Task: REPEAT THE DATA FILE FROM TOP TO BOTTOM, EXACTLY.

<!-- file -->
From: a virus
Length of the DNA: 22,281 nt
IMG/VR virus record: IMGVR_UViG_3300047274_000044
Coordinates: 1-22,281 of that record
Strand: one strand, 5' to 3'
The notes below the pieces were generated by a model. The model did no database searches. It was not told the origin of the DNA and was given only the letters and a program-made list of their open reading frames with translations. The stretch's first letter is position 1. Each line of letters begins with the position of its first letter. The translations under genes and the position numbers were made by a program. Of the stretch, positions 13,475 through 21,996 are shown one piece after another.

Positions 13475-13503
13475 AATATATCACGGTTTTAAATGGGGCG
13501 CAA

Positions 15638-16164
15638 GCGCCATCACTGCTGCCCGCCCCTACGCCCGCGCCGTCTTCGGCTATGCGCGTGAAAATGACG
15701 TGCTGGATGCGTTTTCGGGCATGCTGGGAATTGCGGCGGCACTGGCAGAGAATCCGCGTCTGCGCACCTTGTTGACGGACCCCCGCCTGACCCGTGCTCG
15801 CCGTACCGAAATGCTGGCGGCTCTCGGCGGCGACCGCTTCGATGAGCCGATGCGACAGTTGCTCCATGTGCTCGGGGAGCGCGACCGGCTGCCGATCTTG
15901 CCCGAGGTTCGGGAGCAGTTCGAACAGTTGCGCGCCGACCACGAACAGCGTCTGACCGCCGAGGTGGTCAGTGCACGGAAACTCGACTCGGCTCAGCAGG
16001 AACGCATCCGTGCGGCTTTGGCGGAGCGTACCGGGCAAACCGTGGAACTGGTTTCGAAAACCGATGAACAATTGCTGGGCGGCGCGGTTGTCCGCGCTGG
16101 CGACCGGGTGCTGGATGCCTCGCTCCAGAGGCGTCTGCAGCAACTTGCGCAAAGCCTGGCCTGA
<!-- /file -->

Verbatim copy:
From: a virus
Length of the DNA: 22,281 nt
IMG/VR virus record: IMGVR_UViG_3300047274_000044
Coordinates: 1-22,281 of that record
Strand: one strand, 5' to 3'
The notes below the pieces were generated by a model. The model did no database searches. It was not told the origin of the DNA and was given only the letters and a program-made list of their open reading frames with translations. The stretch's first letter is position 1. Each line of letters begins with the position of its first letter. The translations under genes and the position numbers were made by a program. Of the stretch, positions 13,475 through 21,996 are shown one piece after another.

Positions 13475-13503
13475 AATATATCACGGTTTTAAATGGGGCG
13501 CAA

Positions 15638-16164
15638 GCGCCATCACTGCTGCCCGCCCCTACGCCCGCGCCGTCTTCGGCTATGCGCGTGAAAATGACG
15701 TGCTGGATGCGTTTTCGGGCATGCTGGGAATTGCGGCGGCACTGGCAGAGAATCCGCGTCTGCGCACCTTGTTGACGGACCCCCGCCTGACCCGTGCTCG
15801 CCGTACCGAAATGCTGGCGGCTCTCGGCGGCGACCGCTTCGATGAGCCGATGCGACAGTTGCTCCATGTGCTCGGGGAGCGCGACCGGCTGCCGATCTTG
15901 CCCGAGGTTCGGGAGCAGTTCGAACAGTTGCGCGCCGACCACGAACAGCGTCTGACCGCCGAGGTGGTCAGTGCACGGAAACTCGACTCGGCTCAGCAGG
16001 AACGCATCCGTGCGGCTTTGGCGGAGCGTACCGGGCAAACCGTGGAACTGGTTTCGAAAACCGATGAACAATTGCTGGGCGGCGCGGTTGTCCGCGCTGG
16101 CGACCGGGTGCTGGATGCCTCGCTCCAGAGGCGTCTGCAGCAACTTGCGCAAAGCCTGGCCTGA